Kathy 's Reviews > The Woman in Blue

The Woman in Blue by Elly Griffiths
Rate this book
Clear rating

by
971945
Sometimes, I think that the hardest reviews to write are for the books you most love. Trying to do justice to a favorite read, a favorite author, a favorite character and series is a tall order in a short space. So it is with the latest entry into the Ruth Galloway series by Elly Griffiths. Of course, I haven't read anything by Elly Griffiths that I haven't loved, and Ruth Galloway is such a special character to me, one in which I'm so emotionally invested. The Woman in Blue took my emotions to a whole new level, as it is a pivotal book in Ruth facing her own emotions and truths. I felt like both Ruth and I were wrung out by the end, except Ruth is always more composed than I.

The action, and there is plenty of that along with the emotion, gets underway when a beautiful young woman is discovered strangled and left in a ditch outside of Walsingham, a Norfolk village known as "England's Nazareth" because of its shrines, medieval religious ruins, and pilgrimage site. Its connection to and sightings of the Virgin Mary enhance its Nazareth moniker, and it is the incomparable character of Cathbad, Druid friend of Ruth's, that mistakes this murdered woman as a possible vision of the Holy Mother the night before her body is found. House-sitting for a friend in Walsingham, Cathbad sees a woman in a white gown with a blue coat-like attire in the graveyard next to where he is staying, but she slips away before he can discover who or what she is. So, a bit of the other-wordly atmosphere is set up in a place where religious history and myth are the bones of the community. DCI Harry Nelson is called into investigate, and the woman is identified as a somewhat famous model who was in residence at a local drug rehabilitation center called The Sanctuary.

Ruth is on a parallel course to Walsingham, as an old college friend named Hilary Smithson emails Ruth about meeting in Walsingham. Hilary, who is now an Anglican priest, is attending a course for female priests on becoming bishops. Not everyone is thrilled about Hilary and her fellow female priests being in the priesthood, and Hilary confides in Ruth about nasty, threatening letters received from an anonymous source. Religion is not Ruth's passion by any means, but she is interested in the archaeological history of Walsingham and the welfare of her friend, so Ruth agrees to read the letters. She then encourages her friend to contact the police, and, thus Nelson, the father of Ruth's five-year-old daughter becomes involved in Hilary's problem. When one of the female priests who is attending the course with Hilary is also found murdered, Nelson has to consider the possibility that the letters and the two murders are related. Ruth and Nelson find themselves once more in the thick of a case that brings them together trying to solve murder and trying to figure out their place in one another's lives.

Elly Griffiths does so many things well that there's always the risk of leaving something out when talking about why her Ruth Galloway series is so special. The characters are always at the top of the list when readers praise the series. Ruth and Nelson, with their complicated relationship (after all Nelson is married and seems to want to stay that way, but does he?) is one of my favorite parts of every book. I was delighted that The Lady in Blue had both characters doing some real soul searching and some affirmation of repressed truths. Ruth's witty conversation, both to herself and others, tells us so much about this dear friend. Cathbad is just a gem of a character, and he definitely puts the cool in Druid. All the supporting cast and the newly introduced characters for this particular story have such attention to detail and development that I truly want to meet them all. Setting is another area in which Elly excels, and readers get to become ensconced in the village of Little Walsingham, as well as still enjoy the beautiful geography of Ruth's marshlands. There is something oddly peaceful about the wilds of Norfolk. Elly Griffiths seems to have a bond with the land and sea of this area that transfers beautifully to the written page. Of course, the stories in which these wonderful characters and settings exist are always suspenseful and thrilling, and as in most first-rate mysteries, time is always ticking on the page and in the reader's mind.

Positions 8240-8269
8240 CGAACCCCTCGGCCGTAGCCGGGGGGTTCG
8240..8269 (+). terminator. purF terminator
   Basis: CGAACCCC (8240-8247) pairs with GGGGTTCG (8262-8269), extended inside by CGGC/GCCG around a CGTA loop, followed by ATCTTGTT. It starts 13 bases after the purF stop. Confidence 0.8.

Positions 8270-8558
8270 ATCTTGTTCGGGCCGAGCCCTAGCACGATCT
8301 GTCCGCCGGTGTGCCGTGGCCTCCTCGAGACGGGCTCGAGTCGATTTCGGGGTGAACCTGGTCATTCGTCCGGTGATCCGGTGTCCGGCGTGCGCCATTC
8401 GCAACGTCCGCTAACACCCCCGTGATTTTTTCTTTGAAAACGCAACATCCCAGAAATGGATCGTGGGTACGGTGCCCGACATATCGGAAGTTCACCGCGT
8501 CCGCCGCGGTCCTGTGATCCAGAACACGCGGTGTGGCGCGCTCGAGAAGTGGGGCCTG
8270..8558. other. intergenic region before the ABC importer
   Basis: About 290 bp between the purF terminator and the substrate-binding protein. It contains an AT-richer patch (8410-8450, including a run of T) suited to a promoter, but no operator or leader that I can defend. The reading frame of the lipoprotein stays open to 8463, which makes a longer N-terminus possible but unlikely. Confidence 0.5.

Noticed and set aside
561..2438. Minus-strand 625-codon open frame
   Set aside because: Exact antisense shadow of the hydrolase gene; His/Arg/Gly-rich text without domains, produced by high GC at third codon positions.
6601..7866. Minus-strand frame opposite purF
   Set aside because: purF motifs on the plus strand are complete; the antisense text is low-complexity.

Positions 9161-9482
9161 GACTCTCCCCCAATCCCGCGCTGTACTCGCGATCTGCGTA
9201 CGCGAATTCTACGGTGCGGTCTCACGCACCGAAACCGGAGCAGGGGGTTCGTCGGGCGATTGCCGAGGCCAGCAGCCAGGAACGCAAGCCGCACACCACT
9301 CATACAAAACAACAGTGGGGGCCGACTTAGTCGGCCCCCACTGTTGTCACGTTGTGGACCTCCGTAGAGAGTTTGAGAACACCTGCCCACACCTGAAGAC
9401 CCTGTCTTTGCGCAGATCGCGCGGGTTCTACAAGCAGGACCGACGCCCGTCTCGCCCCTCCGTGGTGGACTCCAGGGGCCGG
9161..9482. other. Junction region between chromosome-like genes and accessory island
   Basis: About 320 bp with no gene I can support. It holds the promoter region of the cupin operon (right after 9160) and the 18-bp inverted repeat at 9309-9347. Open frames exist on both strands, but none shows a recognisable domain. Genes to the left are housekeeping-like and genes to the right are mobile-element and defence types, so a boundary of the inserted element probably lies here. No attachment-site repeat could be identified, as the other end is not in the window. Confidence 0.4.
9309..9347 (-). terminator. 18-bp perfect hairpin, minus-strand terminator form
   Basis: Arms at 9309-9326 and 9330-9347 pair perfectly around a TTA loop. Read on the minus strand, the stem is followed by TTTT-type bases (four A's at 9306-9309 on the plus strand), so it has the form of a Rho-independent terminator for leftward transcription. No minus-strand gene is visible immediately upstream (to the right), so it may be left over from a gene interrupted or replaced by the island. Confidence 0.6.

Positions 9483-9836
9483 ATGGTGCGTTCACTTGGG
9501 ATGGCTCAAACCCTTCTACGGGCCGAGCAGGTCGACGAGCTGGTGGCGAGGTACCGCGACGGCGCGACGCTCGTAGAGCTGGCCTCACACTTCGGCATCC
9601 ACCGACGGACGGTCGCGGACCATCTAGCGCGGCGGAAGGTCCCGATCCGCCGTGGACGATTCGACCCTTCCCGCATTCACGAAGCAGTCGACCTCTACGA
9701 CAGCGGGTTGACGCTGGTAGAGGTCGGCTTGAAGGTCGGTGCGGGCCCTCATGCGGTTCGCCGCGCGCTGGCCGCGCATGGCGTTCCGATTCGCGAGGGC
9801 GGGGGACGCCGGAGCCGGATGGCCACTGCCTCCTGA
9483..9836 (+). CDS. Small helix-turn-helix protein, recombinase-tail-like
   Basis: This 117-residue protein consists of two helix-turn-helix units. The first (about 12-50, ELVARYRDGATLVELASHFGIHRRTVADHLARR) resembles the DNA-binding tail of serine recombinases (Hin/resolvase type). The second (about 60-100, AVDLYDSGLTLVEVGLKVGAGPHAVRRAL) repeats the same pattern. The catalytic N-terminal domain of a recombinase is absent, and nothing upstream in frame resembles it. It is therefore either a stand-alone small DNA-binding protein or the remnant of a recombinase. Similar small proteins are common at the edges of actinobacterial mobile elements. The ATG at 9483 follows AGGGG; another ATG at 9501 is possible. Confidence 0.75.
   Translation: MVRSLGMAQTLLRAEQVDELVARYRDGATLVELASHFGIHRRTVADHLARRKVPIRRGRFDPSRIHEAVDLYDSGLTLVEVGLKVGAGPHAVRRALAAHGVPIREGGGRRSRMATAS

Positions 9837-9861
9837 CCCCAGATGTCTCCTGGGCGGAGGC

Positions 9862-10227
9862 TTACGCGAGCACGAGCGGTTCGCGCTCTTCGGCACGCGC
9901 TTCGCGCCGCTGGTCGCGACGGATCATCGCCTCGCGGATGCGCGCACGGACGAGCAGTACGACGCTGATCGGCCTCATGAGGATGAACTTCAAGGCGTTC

I received an ARC of The Woman in Blue, which was greatly appreciated, as the book doesn't come out in the U.S. until May 3rd. It is, however, already published in the UK if readers can't wait, and so many fans of this series just can't. I have loved all the books in the Ruth Galloway series, but I will have to admit that this new one is a favorite amongst favorites. It checked all the boxes for me. Thank you Elly Griffiths for once again providing such great writing for all to read.
13 likes · flag

Sign into Goodreads to see if any of your friends have read The Woman in Blue.
Sign In »

Reading Progress

February 13, 2016 – Started Reading
February 16, 2016 – Shelved
February 16, 2016 – Shelved as: archaeology
February 16, 2016 – Shelved as: crime-thriller
February 16, 2016 – Shelved as: england
February 16, 2016 – Shelved as: favorite-authors
February 16, 2016 – Shelved as: favorite-covers
February 16, 2016 – Shelved as: favorites
February 16, 2016 – Shelved as: great-titles
February 16, 2016 – Shelved as: highly-recommend
February 16, 2016 – Shelved as: mystery
February 16, 2016 – Shelved as: religions
February 16, 2016 – Shelved as: series
February 16, 2016 – Shelved as: setting-as-a-character
February 16, 2016 – Finished Reading

No comments have been added yet.